• There is hope among members of the public that the new electricity law (which was passed in December 2021, and began to be enacted in January 2022) will bring the necessary changes that will facilitate the much-needed reform of Mozambique’s electricity sector, such as on public and private companies’ obligations and rights, including more clarity about IPPs’ rights and obligations to participate in the market and sell electricity within the Southern African Power Pool (SAPP), along with clarity surrounding off-grid electricity generation projects.

The project shows that the multifaceted challenges in providing energy access connect with wider gaps in energy sector reform, while demonstrating that ongoing structural economic and environmental inequalities combine to reinforce a range of constraints faced in the daily lives of Mozambicans.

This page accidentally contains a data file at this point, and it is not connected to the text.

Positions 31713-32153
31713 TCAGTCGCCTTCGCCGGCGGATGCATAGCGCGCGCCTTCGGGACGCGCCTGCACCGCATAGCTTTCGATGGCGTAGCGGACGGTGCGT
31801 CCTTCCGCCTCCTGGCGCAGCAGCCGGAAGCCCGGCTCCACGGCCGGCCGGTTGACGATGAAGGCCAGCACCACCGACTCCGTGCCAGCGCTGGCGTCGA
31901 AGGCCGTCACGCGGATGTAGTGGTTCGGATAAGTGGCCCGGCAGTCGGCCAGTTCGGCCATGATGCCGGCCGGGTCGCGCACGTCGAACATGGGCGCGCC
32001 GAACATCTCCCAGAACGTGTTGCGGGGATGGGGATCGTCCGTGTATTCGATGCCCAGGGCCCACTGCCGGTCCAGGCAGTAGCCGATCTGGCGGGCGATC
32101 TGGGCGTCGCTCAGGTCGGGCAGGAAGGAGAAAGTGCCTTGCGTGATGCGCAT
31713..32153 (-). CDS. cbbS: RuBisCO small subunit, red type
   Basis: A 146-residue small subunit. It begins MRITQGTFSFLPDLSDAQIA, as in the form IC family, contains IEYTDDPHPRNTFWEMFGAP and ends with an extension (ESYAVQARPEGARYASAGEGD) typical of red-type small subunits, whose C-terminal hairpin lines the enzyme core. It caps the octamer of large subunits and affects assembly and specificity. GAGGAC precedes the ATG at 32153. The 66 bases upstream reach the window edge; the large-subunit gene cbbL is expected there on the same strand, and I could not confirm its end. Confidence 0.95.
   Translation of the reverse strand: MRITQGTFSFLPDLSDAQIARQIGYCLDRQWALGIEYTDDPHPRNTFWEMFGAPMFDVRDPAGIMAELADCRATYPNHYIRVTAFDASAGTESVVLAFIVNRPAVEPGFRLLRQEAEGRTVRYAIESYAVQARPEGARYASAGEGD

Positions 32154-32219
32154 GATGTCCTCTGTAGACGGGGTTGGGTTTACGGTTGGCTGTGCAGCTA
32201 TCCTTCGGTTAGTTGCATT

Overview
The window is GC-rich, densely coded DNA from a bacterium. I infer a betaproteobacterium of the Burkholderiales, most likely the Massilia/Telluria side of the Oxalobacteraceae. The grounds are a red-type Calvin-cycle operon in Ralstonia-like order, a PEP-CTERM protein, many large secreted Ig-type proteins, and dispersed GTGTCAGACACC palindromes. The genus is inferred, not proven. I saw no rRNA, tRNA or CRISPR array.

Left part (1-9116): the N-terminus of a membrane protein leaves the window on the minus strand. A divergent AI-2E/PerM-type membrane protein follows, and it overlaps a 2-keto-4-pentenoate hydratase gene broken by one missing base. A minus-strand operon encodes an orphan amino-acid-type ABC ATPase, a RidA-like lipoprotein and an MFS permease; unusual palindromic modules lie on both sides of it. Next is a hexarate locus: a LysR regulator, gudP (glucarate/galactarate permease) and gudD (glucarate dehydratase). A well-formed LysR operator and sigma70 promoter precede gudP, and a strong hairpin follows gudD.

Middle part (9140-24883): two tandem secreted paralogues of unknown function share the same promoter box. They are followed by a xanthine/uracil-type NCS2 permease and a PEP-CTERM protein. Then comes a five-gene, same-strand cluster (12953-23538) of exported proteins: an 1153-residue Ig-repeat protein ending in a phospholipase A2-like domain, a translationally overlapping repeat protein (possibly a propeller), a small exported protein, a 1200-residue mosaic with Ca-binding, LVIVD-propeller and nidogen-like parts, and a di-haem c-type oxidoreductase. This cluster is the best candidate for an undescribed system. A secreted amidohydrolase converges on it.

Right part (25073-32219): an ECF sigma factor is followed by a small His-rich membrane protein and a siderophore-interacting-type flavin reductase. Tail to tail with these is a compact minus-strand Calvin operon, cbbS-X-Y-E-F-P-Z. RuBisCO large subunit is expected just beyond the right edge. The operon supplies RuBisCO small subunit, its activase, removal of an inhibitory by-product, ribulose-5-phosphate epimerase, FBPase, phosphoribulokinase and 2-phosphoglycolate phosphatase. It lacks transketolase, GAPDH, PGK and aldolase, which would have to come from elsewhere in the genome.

Local partners

University of Eduardo Mondlane, Maputo (Boaventura Cuamba, Professor of Renewable Energy Physics)

Observatory of Rural Areas (Observatório do Meio Rural – OMR), Maputo (Dr João Feijó, Researcher and Coordinator)

Centre for Research on Governance and Development (CPGD – Centro de Pesquisas sobre Governação e Desenvolvimento), Maputo (Dr Carlos Shenga and Ms Lorraine Howe)


External Journal Articles
The political economy of electricity access in Mozambique: Supporting sustainable and inclusive investment
Energy landscapes in Mozambique: The role of the extractive industries in a post-conflict environment